Ease up on workouts to aid flu recovery, expert says

January 9, 2014
Ease up on workouts to aid flu recovery, expert says
Intense exercise will stress the immune system even more.

(HealthDay)—Exercising when you have a cold or the flu can cause more harm than good in some cases, an expert warns.

U.S. health officials recently reported widespread flu activity in 25 states.

"Depending on where a person experiences symptoms of illness can make or break his or her workout and recovery," Karin Richards, acting chair of the kinesiology department at University of the Sciences in Philadelphia, said in a university news release.

"For instance, those who experience above-the-neck symptoms such as stuffy noses and sneezing are generally fine to continue their ," she explained. "However, those with symptoms below the neck, such as a fever, nausea and muscle aches, are urged to stay in bed and recover."

If you have the flu, you need to avoid and stay home from fitness centers so that you don't spread the virus to others, she said. If you have minor , you can still exercise but should lower the intensity of your regular workout. For example, if you typically run, switch to walking, she suggested.

"There is a fine line between a minor cold and the flu, and it's important for individuals to stay in tune with their bodies," Richards said. "A person's body is stressed when fighting the infection, so placing additional stress through only suppresses the immune system even more."

Exercise at home or outdoors until your symptoms disappear. If you do go to the gym, avoid sneezing and coughing on workout equipment, she noted.

Sometimes, yoga and gentle stretches can make you feel better and relieve congestion and pressure, said Richards.

Although halting your while you're sick may seem like a major setback, most people are able to return to their workout routines fairly quickly once they've fully recovered, she added.

"Of course, individuals are encouraged to seek the advice of their or a health care professional if they have any questions regarding continuation or resumption of their exercise routine if they are sick," Richards said.

Explore further: Got the flu? Rest first, exercise later, experts say

More information: The American Academy of Family Physicians has more about colds and the flu.

Related Stories

Got the flu? Rest first, exercise later, experts say

January 22, 2013
(HealthDay)—Although regular exercise has been linked to a strong immune system, people with flu symptoms, such as fever, extreme tiredness, muscle aches and swollen lymph glands, should avoid physical exertion while sick ...

Tips on exercising, or not, when you are sick

November 8, 2012
Stuffy noses, hacking coughs and aches all over—cold and flu season has arrived. Though your body may be aching and your nose running like a faucet, it can be difficult to decide if you should continue your exercise routine ...

Tips for safe winter workouts

December 22, 2013
(HealthDay)—If you exercise outdoors during the winter, be sure to do so safely, an expert says.

Cold and flu sufferers should ease back into fitness routine

February 20, 2013
(HealthDay)—Although physical activity can help boost your immune system, people who are sick should tone down their workout or skip it altogether, experts advise.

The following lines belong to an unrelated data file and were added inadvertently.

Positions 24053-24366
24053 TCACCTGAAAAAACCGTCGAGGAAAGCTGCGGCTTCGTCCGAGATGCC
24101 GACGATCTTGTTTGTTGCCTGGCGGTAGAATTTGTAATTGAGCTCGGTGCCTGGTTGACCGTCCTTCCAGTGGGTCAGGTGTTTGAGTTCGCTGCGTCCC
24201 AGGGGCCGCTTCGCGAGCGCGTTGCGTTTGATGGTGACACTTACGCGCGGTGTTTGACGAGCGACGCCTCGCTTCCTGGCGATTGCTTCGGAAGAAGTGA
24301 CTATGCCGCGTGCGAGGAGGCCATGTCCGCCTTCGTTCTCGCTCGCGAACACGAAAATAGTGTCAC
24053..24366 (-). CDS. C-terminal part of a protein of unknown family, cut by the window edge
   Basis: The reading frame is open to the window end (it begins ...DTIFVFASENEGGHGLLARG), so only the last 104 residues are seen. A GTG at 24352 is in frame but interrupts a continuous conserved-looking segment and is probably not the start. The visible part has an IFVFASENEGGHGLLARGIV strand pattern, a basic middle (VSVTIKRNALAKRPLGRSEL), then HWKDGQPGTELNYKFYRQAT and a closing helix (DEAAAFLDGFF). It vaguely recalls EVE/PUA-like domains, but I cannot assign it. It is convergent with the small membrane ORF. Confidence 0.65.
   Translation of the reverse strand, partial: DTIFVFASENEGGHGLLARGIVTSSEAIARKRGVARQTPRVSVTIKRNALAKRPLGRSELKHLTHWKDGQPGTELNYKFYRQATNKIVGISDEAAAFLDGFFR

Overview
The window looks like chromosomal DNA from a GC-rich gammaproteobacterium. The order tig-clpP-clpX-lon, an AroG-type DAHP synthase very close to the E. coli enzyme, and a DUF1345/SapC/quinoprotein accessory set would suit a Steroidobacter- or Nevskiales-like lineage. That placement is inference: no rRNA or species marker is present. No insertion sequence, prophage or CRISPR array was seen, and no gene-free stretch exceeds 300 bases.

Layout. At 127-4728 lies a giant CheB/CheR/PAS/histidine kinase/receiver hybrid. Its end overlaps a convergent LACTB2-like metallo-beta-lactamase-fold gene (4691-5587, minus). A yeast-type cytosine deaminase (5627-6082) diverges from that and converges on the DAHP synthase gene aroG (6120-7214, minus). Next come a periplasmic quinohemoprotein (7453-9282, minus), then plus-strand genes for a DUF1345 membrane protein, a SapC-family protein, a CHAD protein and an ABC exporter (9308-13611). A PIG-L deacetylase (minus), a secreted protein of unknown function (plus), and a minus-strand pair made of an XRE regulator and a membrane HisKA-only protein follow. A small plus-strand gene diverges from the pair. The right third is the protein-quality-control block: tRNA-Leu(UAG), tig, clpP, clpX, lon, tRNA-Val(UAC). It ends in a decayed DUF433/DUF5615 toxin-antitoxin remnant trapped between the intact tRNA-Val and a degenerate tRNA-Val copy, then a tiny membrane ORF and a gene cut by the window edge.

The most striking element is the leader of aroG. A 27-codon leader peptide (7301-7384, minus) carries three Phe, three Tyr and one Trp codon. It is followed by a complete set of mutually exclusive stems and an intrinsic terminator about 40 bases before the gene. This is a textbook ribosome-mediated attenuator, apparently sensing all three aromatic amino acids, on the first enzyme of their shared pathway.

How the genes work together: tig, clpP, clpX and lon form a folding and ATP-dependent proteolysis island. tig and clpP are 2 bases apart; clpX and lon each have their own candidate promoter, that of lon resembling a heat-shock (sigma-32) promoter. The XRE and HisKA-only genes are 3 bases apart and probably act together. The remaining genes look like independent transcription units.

With flu season here, docs offer tips to stay healthy

November 1, 2013
(HealthDay)—With another flu season fast approaching, those in the know offer ways to guard against infection or deal with the flu if your efforts fail.

Vigorous workouts give more bang for buck

November 15, 2013
A one hour high-intensity workout provides the same fitness benefits as 50 hours of walking, a major Flinders University study has found.

Recommended for you

Number of older people with four or more diseases will double by 2035, say researchers

January 23, 2018
A study published today in Age and Ageing, the scientific journal of the British Geriatrics Society, reports that the number of older people diagnosed with four or more diseases will double between 2015 and 2035. A third ...

Placental accumulation of flame retardant chemical alters serotonin production in rats

January 22, 2018
A North Carolina State University-led research team has shown a connection between exposure to a widely used flame retardant chemical mixture and disruption of normal placental function in rats, leading to altered production ...

Marijuana use does not lower chances of getting pregnant

January 22, 2018
Marijuana use—by either men or women—does not appear to lower a couple's chances of getting pregnant, according to a new study led by Boston University School of Public Health (BUSPH) researchers.

Women run faster after taking newly developed supplement, study finds

January 19, 2018
A new study found that women who took a specially prepared blend of minerals and nutrients for a month saw their 3-mile run times drop by almost a minute.

Americans are getting more sleep

January 19, 2018
Although more than one in three Americans still don't get enough sleep, a new analysis shows first signs of success in the fight for more shut eye. According to data from 181,335 respondents aged 15 and older who participated ...

Wine is good for you—to a point

January 18, 2018
The Mediterranean diet has become synonymous with healthy eating, but there's one thing in it that stands out: It's cool to drink wine.

0 comments

Please sign in to add a comment. Registration is free, and takes less than a minute. Read more

Click here to reset your password.
Sign in to get notified via email when new comments are made.